Mastering Data Privacy for Your Startup
Kolvin Stone and James Drury-Smith, Orrick, Herrington and Sutcliffe LLP
Wednesday, September 12th from 6:30 pm - 8:00 pm. Classes meet every Wednesday at 6:30 pm for three more weeks.
For a country seemingly obsessed with reality television and tabloid journalism, the United Kingdom is suddenly very worried about privacy. And we're not talking about celebrity privacy; consumer privacy is a hot-button issue.
Previously, security and privacy was often an afterthought for startups - but that’s changing in the era of big data. In this four-part series we will deconstruct the impact privacy can have on a startup and sketch out the pitfalls to avoid in your formative years.
Taught by lawyers from Orrick, a leading global law firm for fast growing companies, this course will cover topics from managing personal data to security breaches, before tackling the explosion of mobile data.
Session I (12/9): Navigating Data Privacy Rules - Outlining the Essentials for Safe Sailing
For Facebook users, questions of privacy and security are nothing new. In fact, concern over those topics are regularly raised by users and critics alike. Even the Federal Trade Commission has looked into (and mandated) how Facebook handles your private data.
But Facebook is a big fish. Today, there are hundreds, if not thousands, of smaller fish which are dealing with the same kind of access to personal data but without the army of advisors to help them navigate privacy issues and avoid scrutiny.
This session will provide a straightforward introduction to the privacy requirements that impact the collection and use of personal data by businesses. Attendees will leave with a better understanding of their business’s obligations, the key privacy issues businesses face, the consequences of getting privacy wrong and what practical steps can be taken to get it right.
Session II (19/9): Personal Data the New Gold Rush – Legal Pitfalls of Exploiting and Monetising Customer Data
Whether your business is collecting “Big Data” or smaller data sets, being able to recognise the value in the data it holds requires compliance with privacy laws. The development of databases for analysis, marketing or future sale purposes can be seriously undermined if a business has not taken steps to ensure it has the right to use personal data as it intends.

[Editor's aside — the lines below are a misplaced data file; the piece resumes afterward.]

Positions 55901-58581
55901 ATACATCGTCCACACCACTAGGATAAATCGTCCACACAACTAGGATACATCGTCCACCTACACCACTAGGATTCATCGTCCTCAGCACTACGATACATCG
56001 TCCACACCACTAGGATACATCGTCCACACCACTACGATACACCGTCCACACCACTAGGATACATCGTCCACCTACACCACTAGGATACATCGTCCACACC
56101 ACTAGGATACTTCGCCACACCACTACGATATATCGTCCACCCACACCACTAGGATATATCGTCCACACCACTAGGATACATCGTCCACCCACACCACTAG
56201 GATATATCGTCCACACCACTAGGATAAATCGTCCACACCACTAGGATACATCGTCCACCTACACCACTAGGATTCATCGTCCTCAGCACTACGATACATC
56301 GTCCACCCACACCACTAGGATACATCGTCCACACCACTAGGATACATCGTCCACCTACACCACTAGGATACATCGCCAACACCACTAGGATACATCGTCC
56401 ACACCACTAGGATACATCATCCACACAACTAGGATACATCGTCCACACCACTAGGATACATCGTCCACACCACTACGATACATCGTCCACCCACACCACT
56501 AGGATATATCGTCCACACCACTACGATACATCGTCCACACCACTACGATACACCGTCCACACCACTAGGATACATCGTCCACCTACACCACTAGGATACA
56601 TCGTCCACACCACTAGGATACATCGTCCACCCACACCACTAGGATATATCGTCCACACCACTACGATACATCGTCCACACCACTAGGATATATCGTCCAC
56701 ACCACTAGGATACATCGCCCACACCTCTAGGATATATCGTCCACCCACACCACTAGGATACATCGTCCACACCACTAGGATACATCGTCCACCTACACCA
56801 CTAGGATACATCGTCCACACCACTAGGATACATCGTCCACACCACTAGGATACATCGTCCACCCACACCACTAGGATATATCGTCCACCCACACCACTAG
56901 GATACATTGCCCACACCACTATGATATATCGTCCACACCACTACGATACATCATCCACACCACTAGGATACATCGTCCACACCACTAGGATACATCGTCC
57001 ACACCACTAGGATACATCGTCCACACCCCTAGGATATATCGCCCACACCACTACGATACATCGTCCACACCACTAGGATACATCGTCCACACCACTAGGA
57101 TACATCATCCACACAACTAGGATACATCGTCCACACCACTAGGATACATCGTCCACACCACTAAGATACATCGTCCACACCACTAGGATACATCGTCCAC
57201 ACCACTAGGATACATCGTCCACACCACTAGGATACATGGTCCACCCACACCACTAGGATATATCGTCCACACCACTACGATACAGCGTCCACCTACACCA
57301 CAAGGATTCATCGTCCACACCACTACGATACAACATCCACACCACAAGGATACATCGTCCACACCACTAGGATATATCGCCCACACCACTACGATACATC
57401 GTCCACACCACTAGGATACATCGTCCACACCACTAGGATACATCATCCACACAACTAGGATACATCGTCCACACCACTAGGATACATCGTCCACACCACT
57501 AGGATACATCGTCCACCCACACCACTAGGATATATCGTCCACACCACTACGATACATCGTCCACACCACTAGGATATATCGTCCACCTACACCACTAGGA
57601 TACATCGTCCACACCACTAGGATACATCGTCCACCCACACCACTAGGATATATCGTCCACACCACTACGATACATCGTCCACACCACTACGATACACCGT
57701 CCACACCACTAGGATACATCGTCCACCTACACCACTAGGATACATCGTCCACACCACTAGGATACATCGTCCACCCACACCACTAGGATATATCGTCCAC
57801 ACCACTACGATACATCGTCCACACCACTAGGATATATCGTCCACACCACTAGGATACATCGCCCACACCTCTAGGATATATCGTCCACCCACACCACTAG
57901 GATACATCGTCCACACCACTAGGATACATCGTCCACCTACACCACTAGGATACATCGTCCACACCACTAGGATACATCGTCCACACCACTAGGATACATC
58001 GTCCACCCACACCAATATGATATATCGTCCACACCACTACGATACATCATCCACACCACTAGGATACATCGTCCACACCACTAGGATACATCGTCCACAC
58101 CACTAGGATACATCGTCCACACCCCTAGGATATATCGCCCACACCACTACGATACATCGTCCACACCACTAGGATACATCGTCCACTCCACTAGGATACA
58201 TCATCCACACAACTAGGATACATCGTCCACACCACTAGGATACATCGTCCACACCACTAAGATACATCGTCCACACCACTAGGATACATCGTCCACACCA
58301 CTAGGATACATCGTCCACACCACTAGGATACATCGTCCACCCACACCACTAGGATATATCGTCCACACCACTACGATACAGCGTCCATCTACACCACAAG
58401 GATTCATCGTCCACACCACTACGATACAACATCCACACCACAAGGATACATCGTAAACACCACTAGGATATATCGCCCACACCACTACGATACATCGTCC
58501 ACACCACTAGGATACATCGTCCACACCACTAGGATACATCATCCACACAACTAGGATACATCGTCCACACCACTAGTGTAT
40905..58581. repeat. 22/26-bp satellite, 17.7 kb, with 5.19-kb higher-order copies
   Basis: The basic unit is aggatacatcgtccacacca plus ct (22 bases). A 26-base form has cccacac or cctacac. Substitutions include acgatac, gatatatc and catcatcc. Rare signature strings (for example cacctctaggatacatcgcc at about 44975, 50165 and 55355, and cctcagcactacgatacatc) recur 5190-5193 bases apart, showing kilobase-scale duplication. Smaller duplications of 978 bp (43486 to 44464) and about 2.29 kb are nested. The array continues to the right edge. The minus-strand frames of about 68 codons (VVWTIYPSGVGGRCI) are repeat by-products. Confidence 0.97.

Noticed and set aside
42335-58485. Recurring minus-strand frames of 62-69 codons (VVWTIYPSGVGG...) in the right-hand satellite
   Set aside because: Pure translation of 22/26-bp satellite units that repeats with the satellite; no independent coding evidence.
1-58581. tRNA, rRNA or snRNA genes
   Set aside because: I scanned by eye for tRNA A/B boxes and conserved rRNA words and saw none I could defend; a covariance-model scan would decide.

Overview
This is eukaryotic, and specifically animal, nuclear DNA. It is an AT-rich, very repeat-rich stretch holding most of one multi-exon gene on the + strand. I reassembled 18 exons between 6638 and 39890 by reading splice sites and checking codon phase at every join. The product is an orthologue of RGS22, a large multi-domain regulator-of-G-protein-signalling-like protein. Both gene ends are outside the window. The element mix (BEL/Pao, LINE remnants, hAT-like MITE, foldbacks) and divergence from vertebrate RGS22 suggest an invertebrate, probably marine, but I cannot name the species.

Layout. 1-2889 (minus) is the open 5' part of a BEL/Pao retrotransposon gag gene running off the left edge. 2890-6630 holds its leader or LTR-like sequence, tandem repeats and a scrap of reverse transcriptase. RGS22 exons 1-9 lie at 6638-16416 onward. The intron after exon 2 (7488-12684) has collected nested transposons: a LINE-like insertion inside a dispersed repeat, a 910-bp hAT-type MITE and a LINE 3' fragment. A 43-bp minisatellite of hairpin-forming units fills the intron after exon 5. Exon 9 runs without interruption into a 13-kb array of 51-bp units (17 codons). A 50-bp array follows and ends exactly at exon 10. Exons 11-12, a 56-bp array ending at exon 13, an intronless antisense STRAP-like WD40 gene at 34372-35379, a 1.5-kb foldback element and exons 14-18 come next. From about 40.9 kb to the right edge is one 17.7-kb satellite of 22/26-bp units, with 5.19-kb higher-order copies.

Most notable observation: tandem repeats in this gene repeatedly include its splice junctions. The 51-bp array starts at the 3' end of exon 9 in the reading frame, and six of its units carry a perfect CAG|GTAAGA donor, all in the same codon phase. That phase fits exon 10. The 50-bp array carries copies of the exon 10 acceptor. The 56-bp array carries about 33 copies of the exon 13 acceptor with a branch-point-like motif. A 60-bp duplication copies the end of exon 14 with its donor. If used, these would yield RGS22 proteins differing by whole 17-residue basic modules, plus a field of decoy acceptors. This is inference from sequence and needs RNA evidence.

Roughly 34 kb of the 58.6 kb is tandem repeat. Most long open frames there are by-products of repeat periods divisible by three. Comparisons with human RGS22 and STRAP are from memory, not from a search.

This session will look at what businesses should be doing to avoid common privacy issues. Attendees will learn what personal data is and when privacy laws apply, the information that must be provided to users and customers before using their personal data, the restrictions on the use of personal data for marketing and how best to prepare for the sale or monetising of a database in the future.
Session III (26/9): Protecting Personal Data in a Mobile World
The recent controversy over the popular social networking app Path has prompted questions about developer best practices and privacy concerns for users of these apps. Can users (particularly those using iOS devices) ever let their guard down when installing social apps? It seems the answer might be "no."
Today it is possible to amass substantial information on a person’s background, interests and location but when the European Data Protection Directive was first drafted the most advanced technology in the business world was a pocket calculator.
In this session we will be looking at the challenges businesses face complying with an outdated law in a new traceable and mobile world and take a deep dive into the privacy laws that apply to the online tracking of individuals and the collection and use of location based data.
Session IV (3/10): Managing Data Security Breaches
Data security breaches are increasingly high profile news that incure regulatory scrutiny and unwanted brand publicity. Whether the breach is due to a malicious attack on IT systems or staff error, being prepared to respond quickly is an essential part of limiting damage to your business and maintaining user and customer trust.
This session will look at the steps businesses can take to prepare in advance for a security breach and what steps they need to take when one occurs. Attendees wil leave with practical insight into data breach procedures, how to assess whether an obligation to notify individuals and regulators has arisen, and the consequences businesses face following a breach event.
Kolvin Stone is a partner at Orrick, Herrington and Sutcliffe and heads the IP, data privacy and technology practice in London.
James Drury-Smith is a managing associate at Orrick, Herrington and Sutcliffe. James specialises in data privacy and internet law.
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